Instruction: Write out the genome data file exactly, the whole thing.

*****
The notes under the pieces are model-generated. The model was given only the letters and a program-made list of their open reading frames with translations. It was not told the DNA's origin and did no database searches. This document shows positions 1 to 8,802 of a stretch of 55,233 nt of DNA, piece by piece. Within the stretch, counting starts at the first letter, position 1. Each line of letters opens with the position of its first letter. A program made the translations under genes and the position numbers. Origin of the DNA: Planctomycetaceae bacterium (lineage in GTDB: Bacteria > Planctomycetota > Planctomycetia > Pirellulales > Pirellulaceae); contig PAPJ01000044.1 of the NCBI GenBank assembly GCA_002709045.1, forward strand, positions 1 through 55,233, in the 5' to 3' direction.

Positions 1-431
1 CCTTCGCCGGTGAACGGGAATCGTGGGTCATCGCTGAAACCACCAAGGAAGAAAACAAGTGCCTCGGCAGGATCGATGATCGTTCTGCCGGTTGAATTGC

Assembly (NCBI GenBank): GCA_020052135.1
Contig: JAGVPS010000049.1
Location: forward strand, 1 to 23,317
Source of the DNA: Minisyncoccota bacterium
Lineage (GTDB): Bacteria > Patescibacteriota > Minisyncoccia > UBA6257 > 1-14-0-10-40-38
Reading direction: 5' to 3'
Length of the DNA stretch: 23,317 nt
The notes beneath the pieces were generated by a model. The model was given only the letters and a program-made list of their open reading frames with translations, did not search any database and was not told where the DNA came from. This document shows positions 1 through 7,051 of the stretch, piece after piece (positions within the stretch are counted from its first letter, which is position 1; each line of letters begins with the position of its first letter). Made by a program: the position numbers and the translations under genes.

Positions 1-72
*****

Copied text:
The notes under the pieces are model-generated. The model was given only the letters and a program-made list of their open reading frames with translations. It was not told the DNA's origin and did no database searches. This document shows positions 1 to 8,802 of a stretch of 55,233 nt of DNA, piece by piece. Within the stretch, counting starts at the first letter, position 1. Each line of letters opens with the position of its first letter. A program made the translations under genes and the position numbers. Origin of the DNA: Planctomycetaceae bacterium (lineage in GTDB: Bacteria > Planctomycetota > Planctomycetia > Pirellulales > Pirellulaceae); contig PAPJ01000044.1 of the NCBI GenBank assembly GCA_002709045.1, forward strand, positions 1 through 55,233, in the 5' to 3' direction.

Positions 1-431
1 CCTTCGCCGGTGAACGGGAATCGTGGGTCATCGCTGAAACCACCAAGGAAGAAAACAAGTGCCTCGGCAGGATCGATGATCGTTCTGCCGGTTGAATTGC

Assembly (NCBI GenBank): GCA_020052135.1
Contig: JAGVPS010000049.1
Location: forward strand, 1 to 23,317
Source of the DNA: Minisyncoccota bacterium
Lineage (GTDB): Bacteria > Patescibacteriota > Minisyncoccia > UBA6257 > 1-14-0-10-40-38
Reading direction: 5' to 3'
Length of the DNA stretch: 23,317 nt
The notes beneath the pieces were generated by a model. The model was given only the letters and a program-made list of their open reading frames with translations, did not search any database and was not told where the DNA came from. This document shows positions 1 through 7,051 of the stretch, piece after piece (positions within the stretch are counted from its first letter, which is position 1; each line of letters begins with the position of its first letter). Made by a program: the position numbers and the translations under genes.

Positions 1-72